Icelandic Director Baltasar Kormákur Is Spending Quarantine Thinking About Volcanoes

The 101 Reykjavík and Everest filmmaker sees the coronavirus as another force of planet Earth: “It’s intelligent. That’s the scariest thing. It has a way of surviving.” Photo: Baltasar Breki Samper

Things are calm in Iceland right now. Only 20 people maximum are allowed to come together. Gyms and swimming pools have been closed. No music, no entertainment. Cinemas closed a few days ago. Restaurants are not closed, but people just have to keep a distance. The situation is slowly escalating, but it’s not like New York or anything like that; it seems that our health system is in good shape and able to take care of it. Hospitals are not overflowing. I think they’ve managed to flatten the curve pretty well. We’re a small community; it’s easy to get a message out to everyone, so the reaction was quick. We’re an island, and we have one border. A lot of this was coming from skiing resorts in Europe. The problem is we all travel, so there was a lot of virus coming early on, but they could trace and control most of it.

When the first numbers were coming out here, we were higher than all the Scandinavian nations, and everyone was asking why that was. But I think it’s because we were actually tracking them and testing them — finding the possible people and putting them in quarantine. They were ahead of the curve. More than 50 percent of people with the coronavirus are already in quarantine. Now, in a matter of weeks, in Scandinavia, other countries are tenfold or even one-hundredfold our numbers, while we have stayed steady.

Also, in Iceland, we’re used to volcano eruptions and terrible weather, so people tend to be calm in these kinds of situations. We’ve seen some bad days. After the financial crash of 2008, the country was really down in the dirt. And then in 2010, we had the big volcano explosion from Eyjafjallajökull, which put the world at a standstill, and we thought, Now, we’re done. Not only are we in the worst financial mess in the world, we also have a volcano stopping everything, and there are only bad things about us in the news. But then, after that, a tourism madness happened, and things started really swinging in Iceland. No one could foresee that.

I have been watching some things, but I was shooting until [a couple of Fridays ago], so I haven’t had too much time. I watched Tiger King on Netflix last night. I just got stuck in that quite trashy show. I also rewatched Come and See, by Elem Klimov, which is my all-time favorite movie. I’ve also rewatched The Favourite, and Border from last year, and Cold War. And Reconstruction, the Danish film. You know, I’m checking out older films rather than new ones. Such as Solaris, by Tarkovsky. When I need inspiration, I go and check out the stuff that I liked in the past.

In the film industry, I think we’re all a little bit shell-shocked. I think several weeks ago, nobody really knew what was going to happen. In my case, I was supposed to go on a location scout in Puerto Rico for a movie with Mark Wahlberg, and that’s postponed until I don’t know when. Hopefully the project will stay on course. I was shooting a TV show that I created for Netflix, Katla, a sort of psychological volcano sci-fi. We’d shot four days when we got shut down. It’s in a studio that I built, so it’s affecting me on all fronts. We have continued to do some work, sticking to the no-more-than-20-people rule. I work on sets with the art department. Now, I get more time to prep. I can work more on the screenplay. I think a lot of people are trying to use the time to their benefit. Let’s put things in order on the shelves. And maybe also look inwards and sort things out. It’s pointless to bitch about it, because at the end of the day, our struggles are so little compared to others.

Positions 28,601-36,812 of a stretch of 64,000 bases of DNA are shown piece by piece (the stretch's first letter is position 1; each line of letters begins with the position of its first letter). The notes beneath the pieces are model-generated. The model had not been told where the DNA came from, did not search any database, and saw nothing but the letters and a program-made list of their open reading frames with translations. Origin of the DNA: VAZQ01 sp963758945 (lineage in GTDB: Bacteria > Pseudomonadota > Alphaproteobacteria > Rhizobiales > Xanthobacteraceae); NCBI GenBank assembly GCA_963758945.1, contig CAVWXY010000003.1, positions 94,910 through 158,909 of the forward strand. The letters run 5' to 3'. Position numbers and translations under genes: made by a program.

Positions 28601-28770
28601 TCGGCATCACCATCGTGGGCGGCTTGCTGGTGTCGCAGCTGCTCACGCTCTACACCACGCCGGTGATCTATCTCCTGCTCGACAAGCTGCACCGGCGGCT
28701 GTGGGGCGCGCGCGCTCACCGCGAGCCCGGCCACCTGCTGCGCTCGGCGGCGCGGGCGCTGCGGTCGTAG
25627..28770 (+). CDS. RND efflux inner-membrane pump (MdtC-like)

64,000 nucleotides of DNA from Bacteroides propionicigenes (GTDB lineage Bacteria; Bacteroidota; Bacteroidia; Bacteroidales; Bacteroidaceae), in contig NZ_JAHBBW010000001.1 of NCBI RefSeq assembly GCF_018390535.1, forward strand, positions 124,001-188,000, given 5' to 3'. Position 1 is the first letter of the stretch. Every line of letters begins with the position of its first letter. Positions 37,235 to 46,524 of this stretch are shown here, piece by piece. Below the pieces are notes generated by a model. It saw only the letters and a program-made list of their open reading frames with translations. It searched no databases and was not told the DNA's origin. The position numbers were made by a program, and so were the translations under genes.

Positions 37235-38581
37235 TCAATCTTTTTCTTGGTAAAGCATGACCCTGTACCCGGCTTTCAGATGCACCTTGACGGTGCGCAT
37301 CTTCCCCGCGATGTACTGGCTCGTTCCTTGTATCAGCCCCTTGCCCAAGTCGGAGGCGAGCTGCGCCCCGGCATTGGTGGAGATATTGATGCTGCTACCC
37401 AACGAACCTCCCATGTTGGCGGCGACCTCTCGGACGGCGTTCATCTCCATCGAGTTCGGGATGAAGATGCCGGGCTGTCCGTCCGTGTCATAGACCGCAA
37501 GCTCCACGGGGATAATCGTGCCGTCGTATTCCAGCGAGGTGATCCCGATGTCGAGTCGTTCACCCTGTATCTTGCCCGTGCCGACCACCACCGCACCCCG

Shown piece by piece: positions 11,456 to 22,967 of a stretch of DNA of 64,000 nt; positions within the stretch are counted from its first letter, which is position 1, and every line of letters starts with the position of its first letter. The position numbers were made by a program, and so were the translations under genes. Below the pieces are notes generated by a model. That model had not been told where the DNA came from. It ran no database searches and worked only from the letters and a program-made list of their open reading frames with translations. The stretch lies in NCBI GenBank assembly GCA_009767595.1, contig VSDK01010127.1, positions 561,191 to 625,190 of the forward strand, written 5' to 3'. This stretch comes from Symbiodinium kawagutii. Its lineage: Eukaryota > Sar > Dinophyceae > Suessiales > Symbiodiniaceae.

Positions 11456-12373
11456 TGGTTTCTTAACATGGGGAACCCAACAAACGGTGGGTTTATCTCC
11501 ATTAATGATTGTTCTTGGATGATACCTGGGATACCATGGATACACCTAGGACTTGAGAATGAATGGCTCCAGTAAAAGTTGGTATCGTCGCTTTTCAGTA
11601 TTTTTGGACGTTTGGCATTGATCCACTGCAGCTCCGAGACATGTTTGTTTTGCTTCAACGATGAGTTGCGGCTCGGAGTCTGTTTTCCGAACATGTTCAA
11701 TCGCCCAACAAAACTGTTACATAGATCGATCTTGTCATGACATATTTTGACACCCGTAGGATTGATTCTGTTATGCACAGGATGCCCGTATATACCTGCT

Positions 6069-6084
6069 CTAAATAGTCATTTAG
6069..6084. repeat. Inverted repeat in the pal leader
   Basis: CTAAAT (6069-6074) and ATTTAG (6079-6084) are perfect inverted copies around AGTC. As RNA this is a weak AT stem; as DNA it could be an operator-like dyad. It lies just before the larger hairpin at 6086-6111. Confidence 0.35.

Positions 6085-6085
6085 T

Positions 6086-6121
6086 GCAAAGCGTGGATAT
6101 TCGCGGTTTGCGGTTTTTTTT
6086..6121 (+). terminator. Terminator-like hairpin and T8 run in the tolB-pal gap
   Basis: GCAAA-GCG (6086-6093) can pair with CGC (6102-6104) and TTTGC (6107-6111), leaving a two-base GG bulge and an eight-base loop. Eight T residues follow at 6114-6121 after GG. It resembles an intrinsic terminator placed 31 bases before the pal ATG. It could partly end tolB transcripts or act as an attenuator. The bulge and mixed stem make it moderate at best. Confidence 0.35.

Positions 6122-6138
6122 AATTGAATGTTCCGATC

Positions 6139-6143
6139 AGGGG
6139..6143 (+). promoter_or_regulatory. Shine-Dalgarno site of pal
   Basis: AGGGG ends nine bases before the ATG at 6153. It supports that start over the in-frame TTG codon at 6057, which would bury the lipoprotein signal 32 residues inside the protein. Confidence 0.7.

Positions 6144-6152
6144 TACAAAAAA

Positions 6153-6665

I also have quite a big family, so there are actually more dangers inside my house than outside it! I have four kids. And they all have boyfriends and girlfriends, who also have families, so I feel like I’m probably bound to get it at some point. I’m physically strong and I don’t have any underlying conditions, but my father is going through a cancer treatment, so I stay away from him. He’s quarantined himself.

Things like volcano eruptions and viruses are reminders that we do live on a place called planet Earth that is so much bigger than ourselves. Sometimes we tend to forget that, or we think viruses and things are from the past, that we can control them. But all of these things come back — whether it’s a volcano eruption or a virus. The Earth is telling us something. Nature is telling us something.

I’ve made a lot of movies about survival outside. In a real way, whether you’re stuck outside or inside, it’s not so different. Because the danger is coming at you. Even if you close yourself in, it’s coming at you. When I was making Everest, I wasn’t just making a film about survival, it actually was a survival — making the film was probably the biggest survival ordeal that I’ve gone through, because it all just comes at you: avalanches, the cold, and everything. Somebody asked me then, “How do you deal with it?” I said, “I just bow my head to the mountain and take what it gives me.” And recently, one of our doctors here said, “The virus dictates it, not us. We have to work with what the virus gives us. We try everything to survive it and to do the right thing, but we can’t control it.” So, we just have to get through it and bow our head to it. It’s a force. It’s intelligent. That’s the scariest thing. It has a way of surviving. It changes its form and its shape, and it seems to have a mission.

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In Quarantine, an Icelandic Director Thinks About Volcanoes